Most days, my children bring untold joy to my life. They make me laugh, they challenge me to be a better person, they're all around pretty fantastic.
And then, some days, my kiddos make me earn my keep.
Like last night, when the mountain of clothes they'd accrued (all while promising they'd put them away) buried a lamp (that was on). At first, I smelled smoke and thought I'd gotten the wood stove too hot. Then, the smell got worse and I walked around the cabin like I'd been possessed by a Bloodhound, sniffing out the source of the smoke. When that search turned up nothing, I sat back down, thinking maybe I was just imagining it. Until my eyes started watering.
Further investigation revealed the buried lamp, and the pile of clothes it had caught on fire. One kerfuffle later, the fire was out and I was informing my children that my messiest room failed to burn the house down. It was a full 24 hours before I had enough of a grip on my tongue to have a talk with the boys about the importance of not catching one's room on fire. Anything sooner than that would have resulted in some ineffective head spinning. To be honest, my temper has been getting the better of me lately, so I was pretty excited when I did manage to hold my tongue.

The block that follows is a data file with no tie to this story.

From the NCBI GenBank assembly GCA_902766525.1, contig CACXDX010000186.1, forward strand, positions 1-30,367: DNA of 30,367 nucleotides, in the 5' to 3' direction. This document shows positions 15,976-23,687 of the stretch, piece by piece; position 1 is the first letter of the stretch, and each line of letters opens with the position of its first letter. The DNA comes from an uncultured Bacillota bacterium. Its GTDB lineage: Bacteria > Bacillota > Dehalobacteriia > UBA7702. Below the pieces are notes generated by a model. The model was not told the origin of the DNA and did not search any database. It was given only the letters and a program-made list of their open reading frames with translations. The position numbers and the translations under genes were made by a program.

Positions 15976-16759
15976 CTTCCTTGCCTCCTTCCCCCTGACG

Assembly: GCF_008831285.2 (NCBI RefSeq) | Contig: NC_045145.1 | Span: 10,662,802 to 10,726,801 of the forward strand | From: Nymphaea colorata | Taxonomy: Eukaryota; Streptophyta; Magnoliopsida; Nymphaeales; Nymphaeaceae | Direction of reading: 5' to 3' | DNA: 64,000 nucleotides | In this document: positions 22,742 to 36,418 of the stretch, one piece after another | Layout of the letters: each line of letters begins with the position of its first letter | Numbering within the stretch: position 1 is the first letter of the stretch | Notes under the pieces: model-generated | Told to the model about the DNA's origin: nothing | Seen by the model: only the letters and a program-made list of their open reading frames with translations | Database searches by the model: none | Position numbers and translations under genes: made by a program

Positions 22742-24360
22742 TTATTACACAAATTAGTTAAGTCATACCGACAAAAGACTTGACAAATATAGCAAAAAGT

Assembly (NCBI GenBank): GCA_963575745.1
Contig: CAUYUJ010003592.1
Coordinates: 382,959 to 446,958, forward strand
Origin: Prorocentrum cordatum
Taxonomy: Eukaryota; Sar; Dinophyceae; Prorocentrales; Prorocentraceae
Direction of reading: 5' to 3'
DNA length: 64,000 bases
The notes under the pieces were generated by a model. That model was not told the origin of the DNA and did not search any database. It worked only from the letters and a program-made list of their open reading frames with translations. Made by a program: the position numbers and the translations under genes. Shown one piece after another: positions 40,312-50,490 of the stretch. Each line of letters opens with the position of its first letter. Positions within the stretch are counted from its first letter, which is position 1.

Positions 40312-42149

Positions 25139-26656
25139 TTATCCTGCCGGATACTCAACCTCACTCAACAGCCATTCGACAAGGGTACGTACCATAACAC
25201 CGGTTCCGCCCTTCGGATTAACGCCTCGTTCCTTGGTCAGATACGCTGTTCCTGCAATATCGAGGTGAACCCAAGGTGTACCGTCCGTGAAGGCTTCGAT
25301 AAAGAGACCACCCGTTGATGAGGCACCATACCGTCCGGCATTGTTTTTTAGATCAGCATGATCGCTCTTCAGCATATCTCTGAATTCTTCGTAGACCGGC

I'm telling myself cabin fever is setting in, making my beloved boys especially squirrelly. (Which could also explain the aforementioned temper troubles I seem to be having.) Having the three of them in this tiny space is like having a litter of puppies wrestling in a closet. Really big, goofy puppies in a really teeny tiny closet. There have been other incidents, ones that happen and I think to myself, "I should blog this." I've forgotten them now. Maybe just blacked them out.
Thankfully, for my sanity and my word count, my parents are stepping in like the angels they are and taking the boys for the weekend so I can make some progress on my novel. I could count on one hand the number of weekends I've spent without kids in the past fifteen years. It could get crazy.
Rolling hills that had been vibrant green just weeks ago were now muted in tone, as if they were taking a deep breath before bursting into the song of fall.